SEDONA, Ariz. -- You're standing on the 12th tee at Sedona Golf Resort, ready to hit your drive, when two women approach you.
They're not carrying golf clubs. They're not driving a cart. Just as you're wondering what they're doing, one of the women asks if she can borrow your driver.
Being a nice guy, you oblige. The next thing you know, she's standing on the tee box, and the other woman is snapping her picture.
"It's a pretty common occurrence around here," said Sedona Golf Resort Director of Golf Ryan Stemsrud. "We try to curtail it a bit so golfers can have a little bit more of a serene experience, but we do get a lot of people who just want to walk around and take pictures."
It's hard to blame them. Simply put, Sedona Golf Resort is one of the most beautiful golf courses in Arizona. Framed by the city's famed red rocks, the course is as much a treat for the eyes as it is a test of your golf game.
"If you're having a bad day playing, it will cheer you up for sure," said Matt Jones, from Wichita, Kan. "It's so beautiful, it's hard to get mad."
Sedona Golf Resort is one of three golf courses in the area, which is located about a two-hour drive north from Sky Harbor Airport in Phoenix. Built in 1988 and designed by Gary Panks, the par-71, 6,646-yard layout plays much tougher than the scorecard numbers might suggest.
For one thing, it's so easy to get caught up in the spectacular views that the mind wanders from the golf game. Take the 210-yard, par-3 10th hole. It is one of the most photographed holes in the western United States thanks to a spectacular view of the red rocks behind the green. Posters of No. 10 are sold in the clubhouse, and in 1999, the Arizona Republic called it the best par 3 in the state.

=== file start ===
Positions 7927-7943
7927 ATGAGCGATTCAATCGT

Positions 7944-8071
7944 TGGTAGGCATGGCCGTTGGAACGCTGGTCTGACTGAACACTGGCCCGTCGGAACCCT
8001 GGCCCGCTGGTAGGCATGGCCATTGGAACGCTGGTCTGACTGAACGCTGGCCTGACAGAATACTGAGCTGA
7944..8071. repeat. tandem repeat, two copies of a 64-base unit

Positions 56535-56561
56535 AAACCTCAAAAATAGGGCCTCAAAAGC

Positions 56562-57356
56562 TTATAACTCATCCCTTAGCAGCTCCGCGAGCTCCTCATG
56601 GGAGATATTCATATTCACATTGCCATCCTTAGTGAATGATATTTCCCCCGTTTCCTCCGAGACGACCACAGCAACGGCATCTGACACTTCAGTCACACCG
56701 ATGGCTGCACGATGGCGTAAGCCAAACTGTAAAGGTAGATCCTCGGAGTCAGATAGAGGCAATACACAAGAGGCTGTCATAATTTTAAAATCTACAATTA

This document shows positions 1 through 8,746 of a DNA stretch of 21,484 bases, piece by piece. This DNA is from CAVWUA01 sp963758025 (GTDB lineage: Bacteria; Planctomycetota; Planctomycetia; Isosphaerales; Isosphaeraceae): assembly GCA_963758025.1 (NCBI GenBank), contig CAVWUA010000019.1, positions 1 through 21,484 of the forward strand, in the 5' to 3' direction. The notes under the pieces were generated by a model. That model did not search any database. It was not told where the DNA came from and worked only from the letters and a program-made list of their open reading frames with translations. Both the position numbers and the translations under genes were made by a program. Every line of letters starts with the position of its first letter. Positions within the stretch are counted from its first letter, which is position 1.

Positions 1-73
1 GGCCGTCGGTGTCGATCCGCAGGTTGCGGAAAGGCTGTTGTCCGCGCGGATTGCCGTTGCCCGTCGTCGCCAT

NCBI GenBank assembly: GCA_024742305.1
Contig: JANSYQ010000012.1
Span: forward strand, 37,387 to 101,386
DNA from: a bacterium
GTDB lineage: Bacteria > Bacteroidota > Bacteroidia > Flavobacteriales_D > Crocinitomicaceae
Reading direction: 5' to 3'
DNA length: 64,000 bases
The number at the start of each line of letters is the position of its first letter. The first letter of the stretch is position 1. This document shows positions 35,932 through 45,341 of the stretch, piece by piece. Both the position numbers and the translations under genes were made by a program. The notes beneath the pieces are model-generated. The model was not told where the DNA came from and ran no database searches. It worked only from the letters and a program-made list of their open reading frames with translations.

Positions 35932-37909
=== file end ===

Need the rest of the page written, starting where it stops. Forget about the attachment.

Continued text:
Get lost in the scenery, however, and you can post a big score, particularly if you hit it into the greenside bunkers or face a downhill putt on a green that slopes from back to front.
"Yeah, you can lose track of the fact you're here to play golf," Stemsrud said with a laugh.
Also, the golf course has two different personalities. The front nine features three par 5s – including the 623-yard fifth hole – and comes in at 3,585 yards. The back nine has three par 3s and is only 3,061 yards long.
"The front nine from the tips is a long haul," Stemsrud said.
Fortunately, Panks made the fairways wide enough to accommodate both low-handicap players and weekend duffers. Unlike many desert courses in the Valley, you can spray your ball at Sedona Golf Resort and still be in play.
"It is a little more user friendly," Jones said. "I'm not very good, but I can still play and have fun."
No. 10 is Sedona Golf Resort's signature hole, but the best holes on the course are the par-3, 183-yard second hole and the par-4, 439-yard 15th hole.
The second hole features a 55-foot drop in elevation from tee to green and a two-tiered green that can be difficult to putt depending on the pin placement. The fairway on No. 15 is narrow to begin with and includes a wash that runs in front of the green.
"It's probably the toughest hole on the course," Stemsrud said.
Fortunately, by the time you arrive at the 15th tee, you're probably so captivated by the scenery that you've long forgotten the numbers on your scorecard.
Is Sedona Golf Resort the most challenging course you'll play? No. Is it one of the most unforgettable? Absolutely.
Sometimes, a golf course is defined by its scenery, and that's the case here. The red rocks are so majestic they relegate Panks' design to the back seat.
That's not to say Sedona Golf Resort isn't a joy to play. It is. But it's the views around the course that make it special.
Sedona Golf Resort sits in the shadow of the Hilton Sedona Resort & Spa, but travelers have several other lodging options as well, including the Premiere Vacation Club at Bell Rock just a couple of miles away.
There are dozens of restaurants within a 15-minute drive, but check out the Marketplace Cafe, a funky bistro just down the road from Sedona Golf Resort.
June 24, 2010